A New Approach to Development of a Grinding Force Model

[+] Author and Article Information
M. Younis, M. M. Sadek

Kuwait University, Kuwait

T. El-Wardani

Alexandria University, Egypt

J. Eng. Ind 109(4), 306-313 (Nov 01, 1987) (8 pages) doi:10.1115/1.3187133 History: Received May 15, 1987; Online July 30, 2009


A theoretical model has been developed for representing the grinding forces. This is based on the fact that the chip formation during grinding consists of three states: ploughing, cutting, and rubbing. Expressions for the total normal and tangential force components during these three stages were established. These components were expressed in terms of the chip thickness coefficient, the friction coefficient between the grit tip area and the workpiece, the stress coefficient arising during ploughing and, finally, the loading coefficient. The latter is expressed as an exponential in time. All these coefficients were determined experimentally by performing normal grinding tests at specified configurations. During these tests the forces were measured simultaneously with the loaded area on the grinding wheel during the process of grinding. The loaded area on the wheel surface was measured by a new technique using fiber-optics. This is based on the measurement of the reflectivity of the loaded particles. This system was calibrated by high magnification photographs taken of the surface texture. The predicted normal and tangential forces during the grinding process were compared with those experimentally obtained during the grinding tests mentioned earlier, showing reasonable agreement, both quantitatively and qualitatively.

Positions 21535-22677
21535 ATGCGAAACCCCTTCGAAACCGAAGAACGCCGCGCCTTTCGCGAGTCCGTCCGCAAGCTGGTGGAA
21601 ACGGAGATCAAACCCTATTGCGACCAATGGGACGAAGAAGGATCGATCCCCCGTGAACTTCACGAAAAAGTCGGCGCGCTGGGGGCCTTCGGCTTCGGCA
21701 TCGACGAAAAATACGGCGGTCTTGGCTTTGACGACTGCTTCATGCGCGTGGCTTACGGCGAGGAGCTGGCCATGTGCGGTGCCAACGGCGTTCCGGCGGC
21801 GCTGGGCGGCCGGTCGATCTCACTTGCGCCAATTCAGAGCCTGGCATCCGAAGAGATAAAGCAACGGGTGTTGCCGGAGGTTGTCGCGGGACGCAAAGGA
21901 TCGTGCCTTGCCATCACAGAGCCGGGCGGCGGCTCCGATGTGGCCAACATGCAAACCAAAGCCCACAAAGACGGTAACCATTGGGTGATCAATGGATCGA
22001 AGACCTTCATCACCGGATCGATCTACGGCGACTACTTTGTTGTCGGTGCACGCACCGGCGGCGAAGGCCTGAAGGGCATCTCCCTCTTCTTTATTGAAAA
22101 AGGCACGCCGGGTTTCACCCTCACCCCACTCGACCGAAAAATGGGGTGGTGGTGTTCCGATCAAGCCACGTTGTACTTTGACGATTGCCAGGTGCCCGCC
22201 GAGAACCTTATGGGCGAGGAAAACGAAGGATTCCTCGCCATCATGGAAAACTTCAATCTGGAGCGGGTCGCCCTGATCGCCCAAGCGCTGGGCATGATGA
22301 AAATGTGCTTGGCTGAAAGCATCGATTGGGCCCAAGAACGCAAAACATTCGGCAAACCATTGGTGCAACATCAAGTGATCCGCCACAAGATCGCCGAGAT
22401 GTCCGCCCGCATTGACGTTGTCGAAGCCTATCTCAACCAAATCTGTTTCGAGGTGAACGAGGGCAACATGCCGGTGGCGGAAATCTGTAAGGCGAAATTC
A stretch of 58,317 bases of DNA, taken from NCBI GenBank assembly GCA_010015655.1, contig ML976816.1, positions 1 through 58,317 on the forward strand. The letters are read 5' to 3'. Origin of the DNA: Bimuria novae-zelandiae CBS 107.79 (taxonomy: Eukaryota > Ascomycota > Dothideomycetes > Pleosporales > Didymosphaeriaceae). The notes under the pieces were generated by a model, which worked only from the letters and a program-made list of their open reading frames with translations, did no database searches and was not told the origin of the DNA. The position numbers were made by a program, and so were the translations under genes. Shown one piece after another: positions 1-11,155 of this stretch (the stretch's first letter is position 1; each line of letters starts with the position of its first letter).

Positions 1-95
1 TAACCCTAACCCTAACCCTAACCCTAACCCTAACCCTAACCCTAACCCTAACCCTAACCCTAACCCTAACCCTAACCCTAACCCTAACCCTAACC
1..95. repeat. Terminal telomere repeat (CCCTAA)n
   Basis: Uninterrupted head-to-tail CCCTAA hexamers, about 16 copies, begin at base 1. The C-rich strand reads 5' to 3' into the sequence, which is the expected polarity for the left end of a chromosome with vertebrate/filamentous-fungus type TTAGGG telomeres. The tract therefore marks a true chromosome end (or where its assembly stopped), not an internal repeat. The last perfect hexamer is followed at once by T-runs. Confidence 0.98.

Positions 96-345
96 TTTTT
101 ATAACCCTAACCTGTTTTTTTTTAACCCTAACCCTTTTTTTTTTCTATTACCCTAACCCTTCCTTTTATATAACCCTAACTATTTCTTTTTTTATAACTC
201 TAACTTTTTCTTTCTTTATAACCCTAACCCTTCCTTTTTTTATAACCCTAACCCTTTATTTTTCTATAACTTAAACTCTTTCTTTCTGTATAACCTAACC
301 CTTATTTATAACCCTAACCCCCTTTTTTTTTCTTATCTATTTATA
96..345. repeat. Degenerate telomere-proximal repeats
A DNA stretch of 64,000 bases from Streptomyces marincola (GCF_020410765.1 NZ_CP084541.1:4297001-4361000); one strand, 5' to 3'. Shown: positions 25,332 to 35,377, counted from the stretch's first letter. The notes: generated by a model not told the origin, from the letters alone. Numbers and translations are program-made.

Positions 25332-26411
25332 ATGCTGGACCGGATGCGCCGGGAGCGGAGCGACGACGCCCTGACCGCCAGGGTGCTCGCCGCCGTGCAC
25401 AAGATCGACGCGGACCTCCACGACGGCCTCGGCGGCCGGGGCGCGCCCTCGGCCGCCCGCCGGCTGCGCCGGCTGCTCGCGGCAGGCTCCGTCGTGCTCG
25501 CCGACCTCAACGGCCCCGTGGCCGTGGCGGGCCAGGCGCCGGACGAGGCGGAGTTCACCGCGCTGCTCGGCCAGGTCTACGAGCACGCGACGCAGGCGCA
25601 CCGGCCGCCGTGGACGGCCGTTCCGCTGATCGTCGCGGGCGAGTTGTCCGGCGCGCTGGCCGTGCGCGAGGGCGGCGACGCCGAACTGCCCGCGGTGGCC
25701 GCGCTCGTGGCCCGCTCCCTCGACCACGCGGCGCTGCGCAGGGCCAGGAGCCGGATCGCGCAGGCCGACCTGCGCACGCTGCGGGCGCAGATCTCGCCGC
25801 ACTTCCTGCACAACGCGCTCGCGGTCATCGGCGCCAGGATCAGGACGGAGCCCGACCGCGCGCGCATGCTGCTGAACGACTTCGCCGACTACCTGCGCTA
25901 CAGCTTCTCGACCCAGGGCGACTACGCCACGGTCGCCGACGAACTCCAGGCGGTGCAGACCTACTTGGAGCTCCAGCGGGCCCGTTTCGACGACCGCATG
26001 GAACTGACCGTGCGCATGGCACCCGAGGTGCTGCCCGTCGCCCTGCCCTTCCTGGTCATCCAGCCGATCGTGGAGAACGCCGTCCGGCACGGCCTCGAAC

Copyright © 1987 by ASME
Your Session has timed out. Please sign back in to continue.





Some tools below are only available to our subscribers or users with an online account.

Related Content

Customize your page view by dragging and repositioning the boxes below.

Related Journal Articles
Related eBook Content
Topic Collections

Sorry! You do not have access to this content. For assistance or to subscribe, please contact us:

  • TELEPHONE: 1-800-843-2763 (Toll-free in the USA)
  • EMAIL: asmedigitalcollection@asme.org
Sign In